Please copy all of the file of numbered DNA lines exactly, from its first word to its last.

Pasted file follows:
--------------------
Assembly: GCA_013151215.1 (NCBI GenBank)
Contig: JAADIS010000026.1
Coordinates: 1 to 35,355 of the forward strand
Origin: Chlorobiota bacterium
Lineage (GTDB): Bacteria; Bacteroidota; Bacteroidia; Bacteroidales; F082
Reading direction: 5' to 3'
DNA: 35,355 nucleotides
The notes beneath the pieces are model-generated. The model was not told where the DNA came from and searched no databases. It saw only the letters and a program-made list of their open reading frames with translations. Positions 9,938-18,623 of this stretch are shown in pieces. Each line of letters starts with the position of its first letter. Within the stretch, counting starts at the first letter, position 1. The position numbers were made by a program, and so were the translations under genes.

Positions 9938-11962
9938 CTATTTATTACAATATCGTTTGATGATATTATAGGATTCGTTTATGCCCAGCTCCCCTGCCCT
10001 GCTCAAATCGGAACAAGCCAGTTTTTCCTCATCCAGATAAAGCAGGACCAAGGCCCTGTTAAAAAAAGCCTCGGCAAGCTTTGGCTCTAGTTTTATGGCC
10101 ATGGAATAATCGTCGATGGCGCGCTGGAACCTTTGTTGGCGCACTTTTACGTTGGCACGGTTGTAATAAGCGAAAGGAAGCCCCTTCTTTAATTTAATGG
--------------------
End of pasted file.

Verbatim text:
Assembly: GCA_013151215.1 (NCBI GenBank)
Contig: JAADIS010000026.1
Coordinates: 1 to 35,355 of the forward strand
Origin: Chlorobiota bacterium
Lineage (GTDB): Bacteria; Bacteroidota; Bacteroidia; Bacteroidales; F082
Reading direction: 5' to 3'
DNA: 35,355 nucleotides
The notes beneath the pieces are model-generated. The model was not told where the DNA came from and searched no databases. It saw only the letters and a program-made list of their open reading frames with translations. Positions 9,938-18,623 of this stretch are shown in pieces. Each line of letters starts with the position of its first letter. Within the stretch, counting starts at the first letter, position 1. The position numbers were made by a program, and so were the translations under genes.

Positions 9938-11962
9938 CTATTTATTACAATATCGTTTGATGATATTATAGGATTCGTTTATGCCCAGCTCCCCTGCCCT
10001 GCTCAAATCGGAACAAGCCAGTTTTTCCTCATCCAGATAAAGCAGGACCAAGGCCCTGTTAAAAAAAGCCTCGGCAAGCTTTGGCTCTAGTTTTATGGCC
10101 ATGGAATAATCGTCGATGGCGCGCTGGAACCTTTGTTGGCGCACTTTTACGTTGGCACGGTTGTAATAAGCGAAAGGAAGCCCCTTCTTTAATTTAATGG